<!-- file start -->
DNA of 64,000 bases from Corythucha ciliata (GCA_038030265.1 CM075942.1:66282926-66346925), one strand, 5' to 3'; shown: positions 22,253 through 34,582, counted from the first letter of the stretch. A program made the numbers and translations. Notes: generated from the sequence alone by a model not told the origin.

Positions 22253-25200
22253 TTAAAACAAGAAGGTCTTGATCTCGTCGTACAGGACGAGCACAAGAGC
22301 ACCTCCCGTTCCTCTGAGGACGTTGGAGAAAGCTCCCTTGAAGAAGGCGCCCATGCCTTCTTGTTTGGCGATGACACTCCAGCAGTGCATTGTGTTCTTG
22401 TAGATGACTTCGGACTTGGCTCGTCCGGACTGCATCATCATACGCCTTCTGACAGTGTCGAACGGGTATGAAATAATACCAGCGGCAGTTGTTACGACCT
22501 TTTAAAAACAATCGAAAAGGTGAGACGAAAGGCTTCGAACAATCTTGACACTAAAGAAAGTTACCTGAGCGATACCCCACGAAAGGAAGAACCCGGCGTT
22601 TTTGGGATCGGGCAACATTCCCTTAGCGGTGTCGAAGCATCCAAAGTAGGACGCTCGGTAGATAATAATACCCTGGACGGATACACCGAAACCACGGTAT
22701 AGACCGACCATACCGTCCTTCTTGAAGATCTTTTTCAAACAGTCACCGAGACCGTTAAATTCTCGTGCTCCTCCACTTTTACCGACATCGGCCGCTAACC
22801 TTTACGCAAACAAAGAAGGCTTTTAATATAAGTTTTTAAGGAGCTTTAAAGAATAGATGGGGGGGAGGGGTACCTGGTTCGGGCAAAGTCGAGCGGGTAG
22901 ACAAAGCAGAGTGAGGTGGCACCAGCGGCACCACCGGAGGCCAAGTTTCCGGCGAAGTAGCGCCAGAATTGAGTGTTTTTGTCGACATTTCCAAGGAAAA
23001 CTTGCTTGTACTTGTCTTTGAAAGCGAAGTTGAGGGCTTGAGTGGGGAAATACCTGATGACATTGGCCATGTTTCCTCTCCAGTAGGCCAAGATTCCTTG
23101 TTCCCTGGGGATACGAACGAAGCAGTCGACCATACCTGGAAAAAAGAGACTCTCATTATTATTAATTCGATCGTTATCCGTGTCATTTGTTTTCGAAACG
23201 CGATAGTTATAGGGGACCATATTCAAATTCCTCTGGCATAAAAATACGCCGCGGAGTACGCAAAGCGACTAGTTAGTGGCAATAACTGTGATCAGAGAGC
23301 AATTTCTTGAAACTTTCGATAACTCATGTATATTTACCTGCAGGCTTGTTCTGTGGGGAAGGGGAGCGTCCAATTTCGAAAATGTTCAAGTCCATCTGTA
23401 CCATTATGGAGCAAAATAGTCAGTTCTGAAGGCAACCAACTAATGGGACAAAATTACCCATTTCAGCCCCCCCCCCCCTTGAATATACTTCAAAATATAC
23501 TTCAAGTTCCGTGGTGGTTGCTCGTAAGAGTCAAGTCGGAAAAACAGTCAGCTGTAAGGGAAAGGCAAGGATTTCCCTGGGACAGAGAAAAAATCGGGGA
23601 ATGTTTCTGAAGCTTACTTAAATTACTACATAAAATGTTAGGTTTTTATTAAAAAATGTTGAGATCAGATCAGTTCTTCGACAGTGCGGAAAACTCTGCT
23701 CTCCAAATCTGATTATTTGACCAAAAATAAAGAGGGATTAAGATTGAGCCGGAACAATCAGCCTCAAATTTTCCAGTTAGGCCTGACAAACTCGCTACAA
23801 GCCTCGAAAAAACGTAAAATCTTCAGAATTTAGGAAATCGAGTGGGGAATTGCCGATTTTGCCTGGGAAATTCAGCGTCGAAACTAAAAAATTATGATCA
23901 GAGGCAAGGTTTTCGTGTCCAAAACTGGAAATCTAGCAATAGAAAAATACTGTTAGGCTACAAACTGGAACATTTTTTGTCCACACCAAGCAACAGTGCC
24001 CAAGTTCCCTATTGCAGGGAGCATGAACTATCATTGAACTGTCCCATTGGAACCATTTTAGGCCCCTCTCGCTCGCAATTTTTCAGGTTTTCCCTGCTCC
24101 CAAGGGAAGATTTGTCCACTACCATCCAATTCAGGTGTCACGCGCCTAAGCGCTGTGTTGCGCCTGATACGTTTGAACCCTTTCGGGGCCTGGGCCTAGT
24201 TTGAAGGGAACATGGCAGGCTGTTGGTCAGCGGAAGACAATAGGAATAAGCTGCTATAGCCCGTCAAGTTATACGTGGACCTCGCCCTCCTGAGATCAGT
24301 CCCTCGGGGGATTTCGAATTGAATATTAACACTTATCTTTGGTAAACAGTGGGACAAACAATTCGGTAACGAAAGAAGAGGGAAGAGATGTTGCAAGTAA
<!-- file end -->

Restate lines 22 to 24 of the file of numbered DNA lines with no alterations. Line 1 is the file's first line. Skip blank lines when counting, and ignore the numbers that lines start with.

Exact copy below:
24101 CAAGGGAAGATTTGTCCACTACCATCCAATTCAGGTGTCACGCGCCTAAGCGCTGTGTTGCGCCTGATACGTTTGAACCCTTTCGGGGCCTGGGCCTAGT
24201 TTGAAGGGAACATGGCAGGCTGTTGGTCAGCGGAAGACAATAGGAATAAGCTGCTATAGCCCGTCAAGTTATACGTGGACCTCGCCCTCCTGAGATCAGT
24301 CCCTCGGGGGATTTCGAATTGAATATTAACACTTATCTTTGGTAAACAGTGGGACAAACAATTCGGTAACGAAAGAAGAGGGAAGAGATGTTGCAAGTAA